Inkjet Terms and Definitions
Everything digital essentially has the archival permanence of a sand painting. Whether it is a computer, hard drive, CD/DVD, memory card or even an inkjet print, at some point it is going to fail, fade or completely disappear. There is no definitive testing available to guarantee archival permanence. There are institutes that rate paper and ink combinations for extrapolated age testing against UV light and other factors that we know affect inkjet prints like ozone. Your best chance at archival permanence is using pigment based inks with fine-art papers. Then spray with a protective spray coating and store the prints either in total darkness or at the very least, in a frame, matted away from the glass and not in direct sunlight.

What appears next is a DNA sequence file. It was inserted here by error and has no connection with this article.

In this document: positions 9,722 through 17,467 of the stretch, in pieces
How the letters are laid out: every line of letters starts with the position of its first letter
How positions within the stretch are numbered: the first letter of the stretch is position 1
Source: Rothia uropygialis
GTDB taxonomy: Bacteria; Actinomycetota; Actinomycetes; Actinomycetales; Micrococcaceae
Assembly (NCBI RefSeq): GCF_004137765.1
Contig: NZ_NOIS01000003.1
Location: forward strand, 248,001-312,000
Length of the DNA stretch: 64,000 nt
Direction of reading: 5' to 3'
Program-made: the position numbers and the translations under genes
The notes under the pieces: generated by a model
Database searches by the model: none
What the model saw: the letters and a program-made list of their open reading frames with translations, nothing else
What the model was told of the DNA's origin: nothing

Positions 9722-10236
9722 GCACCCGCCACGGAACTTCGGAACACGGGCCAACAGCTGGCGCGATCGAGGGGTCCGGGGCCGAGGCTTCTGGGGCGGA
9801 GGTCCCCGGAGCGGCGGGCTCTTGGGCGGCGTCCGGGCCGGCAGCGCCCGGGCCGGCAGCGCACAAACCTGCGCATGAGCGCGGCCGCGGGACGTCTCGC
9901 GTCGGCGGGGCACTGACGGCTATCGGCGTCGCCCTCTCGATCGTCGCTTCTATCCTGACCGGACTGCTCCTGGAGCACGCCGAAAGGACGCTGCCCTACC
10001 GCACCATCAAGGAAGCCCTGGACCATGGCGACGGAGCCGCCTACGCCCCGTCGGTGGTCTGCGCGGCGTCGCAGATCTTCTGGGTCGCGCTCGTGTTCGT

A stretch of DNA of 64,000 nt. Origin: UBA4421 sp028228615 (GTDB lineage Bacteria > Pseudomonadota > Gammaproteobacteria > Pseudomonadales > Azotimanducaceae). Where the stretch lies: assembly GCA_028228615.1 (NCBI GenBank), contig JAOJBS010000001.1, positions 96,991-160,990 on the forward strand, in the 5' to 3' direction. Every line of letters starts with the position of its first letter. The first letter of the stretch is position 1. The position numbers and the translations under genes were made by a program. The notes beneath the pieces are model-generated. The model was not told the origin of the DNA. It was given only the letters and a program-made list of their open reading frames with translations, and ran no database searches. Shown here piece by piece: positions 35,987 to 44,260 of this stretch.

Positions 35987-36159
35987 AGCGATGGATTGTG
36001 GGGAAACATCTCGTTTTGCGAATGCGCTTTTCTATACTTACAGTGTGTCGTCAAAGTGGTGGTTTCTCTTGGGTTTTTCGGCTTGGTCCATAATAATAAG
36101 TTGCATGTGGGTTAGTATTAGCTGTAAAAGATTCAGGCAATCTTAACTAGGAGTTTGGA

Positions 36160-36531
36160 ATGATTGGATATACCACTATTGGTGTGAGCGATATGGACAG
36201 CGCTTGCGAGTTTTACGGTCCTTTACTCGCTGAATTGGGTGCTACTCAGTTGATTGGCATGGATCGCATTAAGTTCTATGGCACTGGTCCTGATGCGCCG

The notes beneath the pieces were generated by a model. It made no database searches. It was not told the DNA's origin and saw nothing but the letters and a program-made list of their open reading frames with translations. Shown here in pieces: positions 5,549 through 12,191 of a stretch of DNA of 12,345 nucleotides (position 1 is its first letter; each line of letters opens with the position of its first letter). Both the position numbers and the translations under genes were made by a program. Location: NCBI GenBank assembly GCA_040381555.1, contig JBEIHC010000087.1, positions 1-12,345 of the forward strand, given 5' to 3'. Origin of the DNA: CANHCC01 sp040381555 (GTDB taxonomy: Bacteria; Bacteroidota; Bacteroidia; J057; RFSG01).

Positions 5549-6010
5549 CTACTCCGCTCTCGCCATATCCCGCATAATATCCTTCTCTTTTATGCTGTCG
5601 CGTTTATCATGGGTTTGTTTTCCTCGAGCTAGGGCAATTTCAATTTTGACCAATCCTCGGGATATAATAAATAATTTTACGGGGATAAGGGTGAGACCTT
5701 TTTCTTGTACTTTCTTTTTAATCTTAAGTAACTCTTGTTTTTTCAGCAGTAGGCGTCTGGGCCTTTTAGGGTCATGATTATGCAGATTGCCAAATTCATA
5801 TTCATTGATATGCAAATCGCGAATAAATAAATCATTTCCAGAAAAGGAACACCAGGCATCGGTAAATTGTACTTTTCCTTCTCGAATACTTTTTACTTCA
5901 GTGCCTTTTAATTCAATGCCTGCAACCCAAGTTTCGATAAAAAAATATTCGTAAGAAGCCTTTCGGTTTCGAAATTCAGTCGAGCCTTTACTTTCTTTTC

Dye based inks cost less to produce, therefore the printers and ink sets are less expensive to purchase. Colors can be brighter than pigment-based printers but the sacrifice is archival permanence.